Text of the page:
The Associated Press reports the beginning of surveillance flights on Tuesday, only days after President Barack Obama approved the use of surveillance drones in Syria. This move could represent the first step that could pave the way for U.S. airstrikes against Islamic States fighters based in Northern Syria.
The Syrian government has explicitly demanded that the United States only carry out airstrikes against Islamic State targets located on Syrian territory if permission is granted beforehand. The State Department, however, indicated that it would not be seeking approval from the Syrian regime. In fact, there has been a continued back and forth between the Obama administration and the Syrian regime as to the possibility of airstrikes being launched over Syrian territories.
Earlier this month, President Barack Obama ordered airstrikes to be carried out in Iraq after claiming that the threat against American personnel in the area represented a humanitarian crisis. Pentagon officials now claim that the only possibility of eliminating the threat from Islamic State extremists is to follow them in the neighboring Syrian territories they inhabit.
This is the first truly intrusive surveillance measure that the United States has enforced in the country since the civil war in Syria began three years ago. It differs from the protective surveillance that the U.S. carried out while attempting to rescue the American hostages who were being held in Syria.
A senior US official explained that there was currently no plan to commence airstrikes in Syria but that, if the situation should require it, the decision can be made easier by having as much situational awareness as possible.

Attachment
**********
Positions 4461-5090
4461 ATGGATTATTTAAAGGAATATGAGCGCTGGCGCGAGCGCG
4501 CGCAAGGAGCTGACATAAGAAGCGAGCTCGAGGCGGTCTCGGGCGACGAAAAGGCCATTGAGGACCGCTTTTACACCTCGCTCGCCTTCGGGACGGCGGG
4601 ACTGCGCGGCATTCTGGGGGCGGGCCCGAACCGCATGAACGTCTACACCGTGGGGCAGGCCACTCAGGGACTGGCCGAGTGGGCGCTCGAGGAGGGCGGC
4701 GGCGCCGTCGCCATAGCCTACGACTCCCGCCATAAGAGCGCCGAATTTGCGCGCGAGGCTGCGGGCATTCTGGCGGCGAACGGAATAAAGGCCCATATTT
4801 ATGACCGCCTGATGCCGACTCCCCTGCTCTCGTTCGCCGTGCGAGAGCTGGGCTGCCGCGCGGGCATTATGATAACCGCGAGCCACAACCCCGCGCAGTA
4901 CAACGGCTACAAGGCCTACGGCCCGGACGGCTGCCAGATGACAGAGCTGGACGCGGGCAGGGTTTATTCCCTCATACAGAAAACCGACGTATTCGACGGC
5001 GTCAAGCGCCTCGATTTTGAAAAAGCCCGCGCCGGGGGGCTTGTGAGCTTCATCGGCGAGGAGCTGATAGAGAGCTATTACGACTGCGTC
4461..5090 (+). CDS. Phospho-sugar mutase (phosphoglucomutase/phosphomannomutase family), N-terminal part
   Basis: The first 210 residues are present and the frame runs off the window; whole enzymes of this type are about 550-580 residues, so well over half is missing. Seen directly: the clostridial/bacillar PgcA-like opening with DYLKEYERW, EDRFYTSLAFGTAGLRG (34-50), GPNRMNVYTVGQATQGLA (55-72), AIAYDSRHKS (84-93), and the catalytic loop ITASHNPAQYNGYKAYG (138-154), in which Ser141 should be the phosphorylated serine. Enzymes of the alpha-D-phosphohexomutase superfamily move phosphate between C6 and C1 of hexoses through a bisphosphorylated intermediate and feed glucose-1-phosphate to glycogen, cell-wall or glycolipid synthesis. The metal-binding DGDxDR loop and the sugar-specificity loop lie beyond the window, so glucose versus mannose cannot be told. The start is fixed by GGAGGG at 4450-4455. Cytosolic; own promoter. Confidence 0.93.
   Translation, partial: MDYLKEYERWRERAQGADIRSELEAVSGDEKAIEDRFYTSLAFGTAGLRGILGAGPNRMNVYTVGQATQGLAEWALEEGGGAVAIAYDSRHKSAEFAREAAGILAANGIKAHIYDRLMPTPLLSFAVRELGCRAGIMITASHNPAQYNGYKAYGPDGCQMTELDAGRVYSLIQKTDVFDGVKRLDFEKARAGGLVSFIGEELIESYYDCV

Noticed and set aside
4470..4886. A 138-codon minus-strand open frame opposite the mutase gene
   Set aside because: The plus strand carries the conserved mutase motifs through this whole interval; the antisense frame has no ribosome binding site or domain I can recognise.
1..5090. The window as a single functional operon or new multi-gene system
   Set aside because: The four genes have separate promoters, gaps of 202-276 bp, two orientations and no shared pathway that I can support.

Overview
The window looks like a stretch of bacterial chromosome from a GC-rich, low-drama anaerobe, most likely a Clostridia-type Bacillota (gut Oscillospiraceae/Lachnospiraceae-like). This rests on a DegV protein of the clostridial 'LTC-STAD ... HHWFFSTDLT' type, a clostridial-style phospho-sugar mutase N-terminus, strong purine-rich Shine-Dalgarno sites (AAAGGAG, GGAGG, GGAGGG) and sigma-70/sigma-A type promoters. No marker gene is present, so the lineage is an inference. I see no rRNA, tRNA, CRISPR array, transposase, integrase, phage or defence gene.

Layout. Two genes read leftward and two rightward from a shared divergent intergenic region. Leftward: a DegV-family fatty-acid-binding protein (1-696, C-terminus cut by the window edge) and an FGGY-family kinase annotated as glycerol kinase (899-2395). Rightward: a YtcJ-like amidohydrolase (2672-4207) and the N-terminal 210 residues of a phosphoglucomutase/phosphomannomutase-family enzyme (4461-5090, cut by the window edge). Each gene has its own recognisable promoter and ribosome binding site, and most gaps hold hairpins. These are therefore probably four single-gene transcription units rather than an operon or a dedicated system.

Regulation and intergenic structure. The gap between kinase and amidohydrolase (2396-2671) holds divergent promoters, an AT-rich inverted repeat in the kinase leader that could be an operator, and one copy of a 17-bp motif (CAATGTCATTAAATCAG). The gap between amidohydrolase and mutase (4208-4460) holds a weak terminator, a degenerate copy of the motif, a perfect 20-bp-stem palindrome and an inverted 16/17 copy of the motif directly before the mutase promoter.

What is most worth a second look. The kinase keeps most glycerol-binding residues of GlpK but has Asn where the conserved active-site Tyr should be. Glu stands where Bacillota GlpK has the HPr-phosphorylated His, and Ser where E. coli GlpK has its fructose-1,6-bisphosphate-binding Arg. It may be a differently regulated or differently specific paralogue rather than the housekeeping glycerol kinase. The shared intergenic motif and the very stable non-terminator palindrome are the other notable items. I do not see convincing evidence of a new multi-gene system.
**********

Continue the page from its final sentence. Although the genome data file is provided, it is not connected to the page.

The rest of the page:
The White House now faces the difficult decision of authorizing or not authorizing airstrikes, especially after recent escalations in the battle against the Islamic State extremists.
Clashes have been intensifying in the region and it seems that Islamic State militants plan to massacre yet another town in northern Iraq. Additionally, Middle Eastern militaries have been conducting airstrikes of their own, as Egypt and the United Arab Emirates struck Islamist militias in Libya without informing Washington.
It isn’t yet clear as to how serious U.S. officials are about airstrikes in Syria, but recently, they claimed that airstrikes would only then be used if they were to respond to a threat made against the U.S.
Syrian Foreign Minister, Walid al-Moallem, is aware of the shift of disapproval from Bashar Assad’s government and towards Islamic State extremists who are leaving destruction in their wake and stated that Syria is prepared to coordinate with any side and cooperate to eliminate this threat.